Membres to somewhere else in New Mexico
6:00am. Last night it rained and it was difficult to sleep. The lightening and thunder were epic. I don’t know if that is common for this part of the country, but it was extremely uncommon for me. Even inside the tent, I could see the display that Mother Nature was putting on was spectacular in its ferocity and its beauty. I stayed in the tent and appreciated it vicariously, mostly dry.
Fortunately, it stopped raining by 7:00am so I was able to pack all my gear without getting myself or my gear any wetter. We stayed at the Mountain Mist RV Park in Membres. Our camp host Mickey was a dear. She fixed us breakfast and was just the sweetest person you could want to meet. I would like to go back to the Membres valley. There is a lot of beauty there, and a lot to see and do, particularly the Gila Cliff Dwellings. You could easily spend three days cycling the valley and surrounding areas. The RV park is the cleanest I’ve seen yet, very warm and inviting. Mickey even put new bottles of body wash and shampoo in the showers for us. That is a first on the trip. Those items haven’t been provided, until last night.
We started out the day with an 18 mile climb up to Emory Pass. The route was simply climbing with no relief. I had to stop once to let my heart rate come down. It was an average 6% grade with stretches of 10% thrown in for good measure. At the top, the view of the surrounding valley to the South was spectacular. The decent from the top was thrilling, the second most exciting descent I have ever done. The first being the Maui Downhill, which starts at the top of Mt. Haleakala and goes all the way to the ocean, 26 miles if I recall correctly. This descent was on the order of 17 miles with the first 7 being the most thrilling.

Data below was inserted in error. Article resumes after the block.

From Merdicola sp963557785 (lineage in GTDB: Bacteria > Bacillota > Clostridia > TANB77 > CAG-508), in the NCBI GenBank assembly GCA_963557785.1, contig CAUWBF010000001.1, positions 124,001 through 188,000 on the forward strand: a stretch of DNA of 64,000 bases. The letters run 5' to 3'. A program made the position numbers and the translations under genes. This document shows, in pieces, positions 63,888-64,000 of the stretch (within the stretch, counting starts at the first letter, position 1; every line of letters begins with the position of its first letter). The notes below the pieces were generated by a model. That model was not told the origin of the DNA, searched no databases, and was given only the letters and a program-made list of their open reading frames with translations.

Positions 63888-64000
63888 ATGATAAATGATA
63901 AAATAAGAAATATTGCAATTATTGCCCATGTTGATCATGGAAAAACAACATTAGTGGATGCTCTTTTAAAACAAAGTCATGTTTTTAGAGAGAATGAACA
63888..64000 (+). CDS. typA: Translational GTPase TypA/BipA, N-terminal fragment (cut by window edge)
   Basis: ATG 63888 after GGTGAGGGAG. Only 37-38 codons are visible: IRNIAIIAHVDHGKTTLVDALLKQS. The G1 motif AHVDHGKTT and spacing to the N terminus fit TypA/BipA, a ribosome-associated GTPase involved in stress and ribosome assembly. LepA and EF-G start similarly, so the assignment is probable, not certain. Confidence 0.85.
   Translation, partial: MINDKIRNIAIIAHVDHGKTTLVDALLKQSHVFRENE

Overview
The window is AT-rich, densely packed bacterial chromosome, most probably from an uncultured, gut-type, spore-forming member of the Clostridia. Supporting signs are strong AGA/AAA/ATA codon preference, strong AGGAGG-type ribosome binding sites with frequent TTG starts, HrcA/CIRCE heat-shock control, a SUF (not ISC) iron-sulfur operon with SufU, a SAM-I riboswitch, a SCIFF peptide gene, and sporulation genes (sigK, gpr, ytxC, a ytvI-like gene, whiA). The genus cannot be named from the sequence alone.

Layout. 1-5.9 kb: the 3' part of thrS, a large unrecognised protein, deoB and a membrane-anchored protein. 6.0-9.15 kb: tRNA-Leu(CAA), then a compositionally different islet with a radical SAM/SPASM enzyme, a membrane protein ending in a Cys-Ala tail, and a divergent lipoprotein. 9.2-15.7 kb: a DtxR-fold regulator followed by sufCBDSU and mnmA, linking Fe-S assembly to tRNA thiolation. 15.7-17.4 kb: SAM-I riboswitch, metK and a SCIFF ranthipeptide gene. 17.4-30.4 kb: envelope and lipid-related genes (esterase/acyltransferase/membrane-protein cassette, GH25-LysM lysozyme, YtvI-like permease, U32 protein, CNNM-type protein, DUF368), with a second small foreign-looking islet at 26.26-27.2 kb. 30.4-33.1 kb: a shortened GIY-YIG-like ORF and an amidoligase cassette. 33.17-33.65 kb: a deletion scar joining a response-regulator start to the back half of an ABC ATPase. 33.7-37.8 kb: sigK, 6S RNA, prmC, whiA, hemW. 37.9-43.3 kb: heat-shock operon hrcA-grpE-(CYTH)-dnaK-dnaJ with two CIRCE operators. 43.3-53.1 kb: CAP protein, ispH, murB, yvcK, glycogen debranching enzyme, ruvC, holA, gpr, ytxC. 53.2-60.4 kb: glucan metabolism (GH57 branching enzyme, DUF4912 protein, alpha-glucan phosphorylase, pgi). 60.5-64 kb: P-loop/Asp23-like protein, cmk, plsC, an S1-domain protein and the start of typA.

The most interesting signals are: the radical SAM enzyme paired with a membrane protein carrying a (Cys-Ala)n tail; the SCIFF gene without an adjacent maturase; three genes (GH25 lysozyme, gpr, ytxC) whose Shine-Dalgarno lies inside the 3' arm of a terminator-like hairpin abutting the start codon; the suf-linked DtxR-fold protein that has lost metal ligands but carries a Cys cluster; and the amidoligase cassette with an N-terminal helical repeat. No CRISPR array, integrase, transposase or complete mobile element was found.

This area of New Mexico was the ancestral home of the Chiricahua Apache. They believed that everything on the land was their’s for the taking. That included all things natural and all things man-made. They fought a protracted struggle during the “Indian Wars” and were finally made “Prisoners Of War” and moved to Florida. The climate there was unhealthy for them and many died. They were then moved to Oklahoma. Eventually they were allowed to move back to their ancestral homes and live with other Apache Indians already established on reservations there. Some stayed in Oklahoma and homesteaded, some returned to New Mexico.
I reached the town of Hillsboro, about 18 miles below the summit of Emory Pass at just after 2pm. There was a cafe there that stayed open until 2, the owner was just closing. I asked if I and my riding companion could get some food and she let us in. We both ordered the “Hillsboro Hot Dog,” which turned out to be a Southwest style hot dog. Green chili peppers, bacon, tomatoes, and lots of other good stuff. It really was sort of a take on a Chicago style hot dog. It was wonderful. It was also perfectly timed because for dinner our group was planning a light meal due to a lack of groceries available in this rather more remote section of New Mexico.
Vertical: Too much
We topped out at 8,229 feet, the highest elevation on the tour.